The London mayoral poll was the lone bright spot for the Labour party as voters across Britain cast their crunch ballots that will decide the political fortunes of many and may well provide the impulse for another independence referendum in Scotland.
During most of the day, voters trickled in to polling booths on what was termed in the media as “Super Thursday”. Results will be announced from late Thursday onwards, after voting ends at 10pm GMT.
The local elections are the first major test for Labour chief Jeremy Corbyn, whose leadership has come under increasing question in recent months. Besides being called ‘unelectable’, there have been murmurs of a coup against him in the near future.
Besides the next London mayor, voting was held for the assemblies of London, Wales and Northern Ireland, the Scottish parliament, local councils, and police and crime commissioners.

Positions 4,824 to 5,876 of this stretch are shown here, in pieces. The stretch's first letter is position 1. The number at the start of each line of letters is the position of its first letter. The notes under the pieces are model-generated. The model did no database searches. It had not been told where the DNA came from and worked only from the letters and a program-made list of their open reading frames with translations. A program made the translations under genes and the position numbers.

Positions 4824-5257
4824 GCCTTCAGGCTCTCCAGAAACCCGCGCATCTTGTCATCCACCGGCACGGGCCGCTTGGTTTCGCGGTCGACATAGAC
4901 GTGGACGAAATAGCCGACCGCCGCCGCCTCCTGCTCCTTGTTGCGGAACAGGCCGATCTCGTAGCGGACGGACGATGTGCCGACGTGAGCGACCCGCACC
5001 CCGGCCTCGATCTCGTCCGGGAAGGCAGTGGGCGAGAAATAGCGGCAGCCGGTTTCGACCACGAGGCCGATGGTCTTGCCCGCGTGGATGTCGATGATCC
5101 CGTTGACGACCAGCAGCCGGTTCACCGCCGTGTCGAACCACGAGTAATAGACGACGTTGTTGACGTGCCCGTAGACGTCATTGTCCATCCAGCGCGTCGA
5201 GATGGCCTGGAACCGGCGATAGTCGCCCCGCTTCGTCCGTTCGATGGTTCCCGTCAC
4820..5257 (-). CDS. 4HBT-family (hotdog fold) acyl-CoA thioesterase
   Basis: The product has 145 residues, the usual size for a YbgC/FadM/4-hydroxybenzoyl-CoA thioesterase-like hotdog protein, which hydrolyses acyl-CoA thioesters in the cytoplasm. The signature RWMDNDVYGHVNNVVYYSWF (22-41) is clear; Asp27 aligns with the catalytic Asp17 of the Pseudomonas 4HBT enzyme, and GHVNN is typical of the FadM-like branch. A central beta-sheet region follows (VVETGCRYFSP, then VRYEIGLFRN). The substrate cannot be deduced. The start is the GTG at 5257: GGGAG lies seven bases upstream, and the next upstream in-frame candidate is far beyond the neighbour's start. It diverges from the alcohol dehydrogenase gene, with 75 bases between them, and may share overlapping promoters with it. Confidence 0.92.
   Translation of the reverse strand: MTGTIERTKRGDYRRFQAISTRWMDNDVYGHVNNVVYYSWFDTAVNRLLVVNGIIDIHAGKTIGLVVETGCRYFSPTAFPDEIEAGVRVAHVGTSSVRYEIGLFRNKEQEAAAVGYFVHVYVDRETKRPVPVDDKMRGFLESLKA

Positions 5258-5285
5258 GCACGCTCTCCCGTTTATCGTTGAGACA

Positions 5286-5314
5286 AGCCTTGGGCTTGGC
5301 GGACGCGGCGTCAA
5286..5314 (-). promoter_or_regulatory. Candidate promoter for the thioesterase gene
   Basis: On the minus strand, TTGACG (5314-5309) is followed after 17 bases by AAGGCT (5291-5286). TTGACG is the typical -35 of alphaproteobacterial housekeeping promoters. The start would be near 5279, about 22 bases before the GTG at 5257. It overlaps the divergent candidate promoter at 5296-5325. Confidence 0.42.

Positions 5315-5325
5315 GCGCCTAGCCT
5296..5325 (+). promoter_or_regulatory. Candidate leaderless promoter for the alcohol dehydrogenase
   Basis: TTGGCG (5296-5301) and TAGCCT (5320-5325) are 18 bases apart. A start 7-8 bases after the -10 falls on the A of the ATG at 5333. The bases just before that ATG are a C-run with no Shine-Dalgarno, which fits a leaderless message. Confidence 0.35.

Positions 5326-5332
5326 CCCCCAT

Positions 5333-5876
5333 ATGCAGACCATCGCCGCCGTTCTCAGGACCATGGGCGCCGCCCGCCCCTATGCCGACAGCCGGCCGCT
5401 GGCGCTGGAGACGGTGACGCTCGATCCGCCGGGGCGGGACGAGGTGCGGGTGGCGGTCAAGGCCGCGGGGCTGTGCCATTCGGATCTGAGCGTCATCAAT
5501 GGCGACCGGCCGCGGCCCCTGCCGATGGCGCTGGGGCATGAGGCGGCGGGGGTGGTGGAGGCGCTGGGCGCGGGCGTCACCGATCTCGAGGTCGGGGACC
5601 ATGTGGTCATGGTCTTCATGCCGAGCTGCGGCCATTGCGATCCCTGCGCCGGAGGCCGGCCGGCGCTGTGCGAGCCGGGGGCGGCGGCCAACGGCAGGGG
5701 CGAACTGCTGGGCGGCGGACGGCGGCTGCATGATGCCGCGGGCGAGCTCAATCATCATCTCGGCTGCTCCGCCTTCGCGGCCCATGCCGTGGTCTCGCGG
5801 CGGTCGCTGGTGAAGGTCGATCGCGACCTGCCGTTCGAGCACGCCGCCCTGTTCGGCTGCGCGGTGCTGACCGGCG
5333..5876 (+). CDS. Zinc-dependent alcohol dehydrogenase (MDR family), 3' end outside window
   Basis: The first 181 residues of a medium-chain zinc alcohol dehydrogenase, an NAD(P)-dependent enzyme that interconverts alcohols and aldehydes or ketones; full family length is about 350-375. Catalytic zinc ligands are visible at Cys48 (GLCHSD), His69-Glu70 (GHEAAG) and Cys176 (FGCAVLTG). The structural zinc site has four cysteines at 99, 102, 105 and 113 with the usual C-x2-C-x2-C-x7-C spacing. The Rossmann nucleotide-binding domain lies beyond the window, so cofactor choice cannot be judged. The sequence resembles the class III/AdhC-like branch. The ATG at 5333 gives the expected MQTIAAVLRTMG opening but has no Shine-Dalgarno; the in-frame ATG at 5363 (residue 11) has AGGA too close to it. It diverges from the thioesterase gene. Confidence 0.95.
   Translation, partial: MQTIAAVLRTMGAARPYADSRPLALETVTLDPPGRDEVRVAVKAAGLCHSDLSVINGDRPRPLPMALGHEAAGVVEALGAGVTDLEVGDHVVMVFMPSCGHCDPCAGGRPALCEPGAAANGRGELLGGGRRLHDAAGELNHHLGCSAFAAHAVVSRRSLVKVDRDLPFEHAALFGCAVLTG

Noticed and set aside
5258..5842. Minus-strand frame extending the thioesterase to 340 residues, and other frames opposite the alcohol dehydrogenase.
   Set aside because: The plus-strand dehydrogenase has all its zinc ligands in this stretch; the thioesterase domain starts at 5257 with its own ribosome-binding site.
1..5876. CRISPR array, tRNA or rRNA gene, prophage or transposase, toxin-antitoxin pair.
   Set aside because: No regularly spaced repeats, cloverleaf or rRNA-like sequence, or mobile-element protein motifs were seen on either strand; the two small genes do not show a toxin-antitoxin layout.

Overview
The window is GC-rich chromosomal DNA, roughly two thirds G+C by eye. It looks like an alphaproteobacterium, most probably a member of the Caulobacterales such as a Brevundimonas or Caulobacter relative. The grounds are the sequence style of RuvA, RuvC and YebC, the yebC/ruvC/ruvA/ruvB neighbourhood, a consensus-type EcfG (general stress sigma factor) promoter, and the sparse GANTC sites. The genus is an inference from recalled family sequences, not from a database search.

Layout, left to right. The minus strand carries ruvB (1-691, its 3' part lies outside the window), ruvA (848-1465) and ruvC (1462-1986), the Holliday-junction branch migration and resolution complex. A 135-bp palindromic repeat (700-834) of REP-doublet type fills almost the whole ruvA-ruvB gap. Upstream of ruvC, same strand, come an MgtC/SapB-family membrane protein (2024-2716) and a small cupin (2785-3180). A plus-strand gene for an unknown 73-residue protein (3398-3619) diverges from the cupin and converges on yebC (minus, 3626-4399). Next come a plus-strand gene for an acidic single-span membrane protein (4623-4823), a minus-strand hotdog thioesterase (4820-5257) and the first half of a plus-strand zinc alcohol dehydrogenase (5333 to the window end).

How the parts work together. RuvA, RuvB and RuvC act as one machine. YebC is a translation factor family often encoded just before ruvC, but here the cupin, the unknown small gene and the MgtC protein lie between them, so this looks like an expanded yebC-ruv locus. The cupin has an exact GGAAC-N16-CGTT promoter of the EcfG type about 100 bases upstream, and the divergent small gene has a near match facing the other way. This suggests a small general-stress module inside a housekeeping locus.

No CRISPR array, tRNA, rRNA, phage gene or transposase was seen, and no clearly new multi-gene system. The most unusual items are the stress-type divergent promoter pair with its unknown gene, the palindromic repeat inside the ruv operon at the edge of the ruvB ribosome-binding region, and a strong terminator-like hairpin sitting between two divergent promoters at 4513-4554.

Voting percentage during the last round of local elections in 2012 was 31%, conforming to the trend that local elections turnout is usually half of that recorded for general elections. Opposition parties tend to do well soon after general elections.
However, Labour is projected by pollsters to lose nearly 150 seats in local councils, an estimate disputed by Corbyn. Losing majority in any Labour-held council will raise the decibel level of criticism against him.
A victory for Labour’s Sadiq Khan in London is likely to be sold as a reaffirmation of Corbyn’s leadership. The mayoral election is also important because it could lead to the metropolis having its first Muslim mayor with a budget of nearly 17 billion pounds.
A victory for the Scottish National Party in Scotland may be seen as a reconfirmation of its main plank of independence, and lead to demands for another referendum. Party leader Nicola Sturgeon has said another referendum was likely if the June 23 European Union referendum goes in favour of Britain leaving the EU.